When the rank timber-growth hid their flying figures he crawled over to where Bob lay and tried to lift him.
"Art you hurt?" was the idiotic question he asked.
Bob opened his eyes and waited a breath, as if to steady his thought. "Did I get one, Bud?"
"I'm afraid not," Thurston confessed, and immediately after wished that he had lied and said yes. "Are you hurt?" he repeated senselessly.
"Who, me?" Bob's eyes wavered in their directness. "Don't yuh bother none about me," evasively.
"But you've got to tell me. You—they—" He choked over the words.
"Well—I guess they got me, all right. But don't let that worry yuh; it don't me." He tried to speak carelessly and convincingly, but it was a miserable failure. He did not want to die, did Bob, however much he might try to hide the fact.
Thurston was not in the least imposed upon. He turned away his head, pretending to look after the outlaws, and set his teeth together tight. He did not want to act a fool. All at once he grew dizzy and sick, and lay down heavily till the faintness passed.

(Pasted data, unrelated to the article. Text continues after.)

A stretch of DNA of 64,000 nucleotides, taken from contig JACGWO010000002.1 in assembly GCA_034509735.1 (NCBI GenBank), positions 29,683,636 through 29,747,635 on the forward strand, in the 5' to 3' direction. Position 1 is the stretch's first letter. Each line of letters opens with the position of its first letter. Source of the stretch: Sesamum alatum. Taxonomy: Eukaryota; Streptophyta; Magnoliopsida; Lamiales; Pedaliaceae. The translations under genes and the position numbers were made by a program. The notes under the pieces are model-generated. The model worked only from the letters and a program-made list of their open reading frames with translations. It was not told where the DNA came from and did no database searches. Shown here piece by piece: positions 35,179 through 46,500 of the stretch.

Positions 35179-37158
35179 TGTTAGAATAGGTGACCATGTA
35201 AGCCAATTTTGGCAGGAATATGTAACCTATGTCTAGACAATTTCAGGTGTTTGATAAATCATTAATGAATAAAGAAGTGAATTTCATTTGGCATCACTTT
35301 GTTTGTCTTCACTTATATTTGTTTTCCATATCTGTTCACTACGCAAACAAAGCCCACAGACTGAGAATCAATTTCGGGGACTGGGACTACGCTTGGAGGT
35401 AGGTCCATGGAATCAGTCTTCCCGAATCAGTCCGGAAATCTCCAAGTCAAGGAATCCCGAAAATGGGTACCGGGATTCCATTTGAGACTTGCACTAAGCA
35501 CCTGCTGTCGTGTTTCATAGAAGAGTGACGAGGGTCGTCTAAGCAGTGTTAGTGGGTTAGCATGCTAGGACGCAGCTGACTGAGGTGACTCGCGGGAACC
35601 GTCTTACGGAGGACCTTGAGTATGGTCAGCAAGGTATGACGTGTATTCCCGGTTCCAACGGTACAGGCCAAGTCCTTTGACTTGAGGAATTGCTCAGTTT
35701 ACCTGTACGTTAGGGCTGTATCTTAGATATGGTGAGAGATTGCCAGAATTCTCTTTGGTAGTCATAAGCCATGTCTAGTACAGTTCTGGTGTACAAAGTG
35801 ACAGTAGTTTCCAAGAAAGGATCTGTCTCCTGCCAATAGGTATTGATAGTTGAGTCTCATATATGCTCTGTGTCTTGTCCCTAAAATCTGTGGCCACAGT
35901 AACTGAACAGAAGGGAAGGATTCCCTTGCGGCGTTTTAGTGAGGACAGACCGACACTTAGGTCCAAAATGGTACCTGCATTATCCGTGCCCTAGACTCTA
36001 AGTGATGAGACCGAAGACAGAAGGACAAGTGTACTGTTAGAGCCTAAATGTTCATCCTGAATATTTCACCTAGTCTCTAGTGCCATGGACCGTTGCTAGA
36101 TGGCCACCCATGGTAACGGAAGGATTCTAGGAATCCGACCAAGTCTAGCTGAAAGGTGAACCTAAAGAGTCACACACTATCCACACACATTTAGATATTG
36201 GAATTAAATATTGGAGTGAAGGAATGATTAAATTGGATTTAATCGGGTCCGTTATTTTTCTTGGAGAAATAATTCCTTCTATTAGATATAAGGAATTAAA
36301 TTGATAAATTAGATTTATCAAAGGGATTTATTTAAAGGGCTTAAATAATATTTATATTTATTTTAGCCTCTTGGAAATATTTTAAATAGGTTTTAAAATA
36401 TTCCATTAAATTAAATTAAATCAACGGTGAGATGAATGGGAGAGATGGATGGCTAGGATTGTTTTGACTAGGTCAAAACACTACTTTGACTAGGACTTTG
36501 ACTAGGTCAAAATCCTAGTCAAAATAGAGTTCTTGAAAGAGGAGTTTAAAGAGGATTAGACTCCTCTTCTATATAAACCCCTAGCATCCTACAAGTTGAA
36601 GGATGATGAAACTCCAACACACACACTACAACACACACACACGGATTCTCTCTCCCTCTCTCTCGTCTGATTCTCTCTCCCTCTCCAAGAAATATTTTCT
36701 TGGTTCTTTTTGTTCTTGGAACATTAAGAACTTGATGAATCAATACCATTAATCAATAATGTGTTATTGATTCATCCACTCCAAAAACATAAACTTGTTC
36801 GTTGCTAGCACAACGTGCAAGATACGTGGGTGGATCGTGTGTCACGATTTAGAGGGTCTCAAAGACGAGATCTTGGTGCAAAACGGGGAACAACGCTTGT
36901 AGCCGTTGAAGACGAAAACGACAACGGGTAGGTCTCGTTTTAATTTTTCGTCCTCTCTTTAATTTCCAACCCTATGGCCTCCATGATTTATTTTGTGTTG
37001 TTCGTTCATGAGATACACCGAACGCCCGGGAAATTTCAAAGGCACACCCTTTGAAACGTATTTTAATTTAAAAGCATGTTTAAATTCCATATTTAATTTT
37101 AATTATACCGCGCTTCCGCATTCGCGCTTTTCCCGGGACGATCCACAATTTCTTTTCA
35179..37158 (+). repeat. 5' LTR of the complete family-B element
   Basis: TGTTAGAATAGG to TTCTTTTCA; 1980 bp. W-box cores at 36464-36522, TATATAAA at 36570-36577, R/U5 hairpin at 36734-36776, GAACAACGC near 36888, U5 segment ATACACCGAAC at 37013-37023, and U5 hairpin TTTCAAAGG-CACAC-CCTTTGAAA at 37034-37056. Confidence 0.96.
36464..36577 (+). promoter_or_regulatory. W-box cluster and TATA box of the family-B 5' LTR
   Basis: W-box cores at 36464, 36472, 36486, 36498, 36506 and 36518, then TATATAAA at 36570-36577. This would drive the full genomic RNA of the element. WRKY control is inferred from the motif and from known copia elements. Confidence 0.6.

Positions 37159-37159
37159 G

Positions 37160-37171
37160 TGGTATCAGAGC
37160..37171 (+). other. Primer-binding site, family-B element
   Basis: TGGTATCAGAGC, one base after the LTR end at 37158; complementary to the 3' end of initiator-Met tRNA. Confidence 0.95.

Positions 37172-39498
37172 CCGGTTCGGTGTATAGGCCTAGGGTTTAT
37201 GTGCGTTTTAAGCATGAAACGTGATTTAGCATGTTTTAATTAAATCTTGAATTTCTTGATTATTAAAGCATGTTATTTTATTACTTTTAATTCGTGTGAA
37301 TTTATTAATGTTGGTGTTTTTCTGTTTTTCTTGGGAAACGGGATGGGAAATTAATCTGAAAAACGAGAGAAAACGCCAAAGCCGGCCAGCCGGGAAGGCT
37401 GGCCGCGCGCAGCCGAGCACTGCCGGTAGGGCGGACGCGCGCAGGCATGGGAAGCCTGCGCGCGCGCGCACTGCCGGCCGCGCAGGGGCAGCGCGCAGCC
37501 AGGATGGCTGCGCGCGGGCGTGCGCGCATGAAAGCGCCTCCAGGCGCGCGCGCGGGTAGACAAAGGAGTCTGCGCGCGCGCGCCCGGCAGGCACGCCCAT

Bob tried to lift himself to his elbow; failing that, he put out a hand and laid it on Thurston's shoulder. "Did they—get you—too?" he queried anxiously.
"The damn coyotes!"
"It's nothing; just a leg put out of business," Thurston hurried to assure him. "Where are you hurt, Bob?"
"Aw, I ain't any X-ray," Bob retorted weakly but gamely. "Somewheres inside uh me. It went in my side but the Lord knows where it wound up. It hurts, like the devil." He lay quiet a minute. "I wish—do yuh feel—like finishing—that song, Bud?"
Thurston gulped down a lump that was making his throat ache. When he answered, his voice was very gentle:
"I'll try a verse, old man."
"The last one—we'd just come to the last. It's most like church. I—I never went—much on religion, Bud; but when a fellow's—going out over the Big Divide."
"You're not!" Thurston contradicted fiercely, as if that could make it different. He thought he could not bear those jerky sentences.
"All right—Bud. We won't fight over it. Go ahead. The last verse."
Thurston eased his leg to a better position, drew himself up till his shoulders rested against the rock and began, with an occasional, odd break in his voice:
"I saw the holy city
Beside the tideless Sea;
The light of God was on its street
The gates were open wide.
And all who would might enter
And no one was denied."
"Wonder if that there—applies—to bone-headed—cowpunchers," Bob muttered drowsily. "'And all—who would—" Thurston glanced quickly at his face; caught his breath sharply at what he saw there written, and dropped his head upon his arms.
And so Park and his men, hurrying to the sound of the shooting, found them in the shadow of the rock.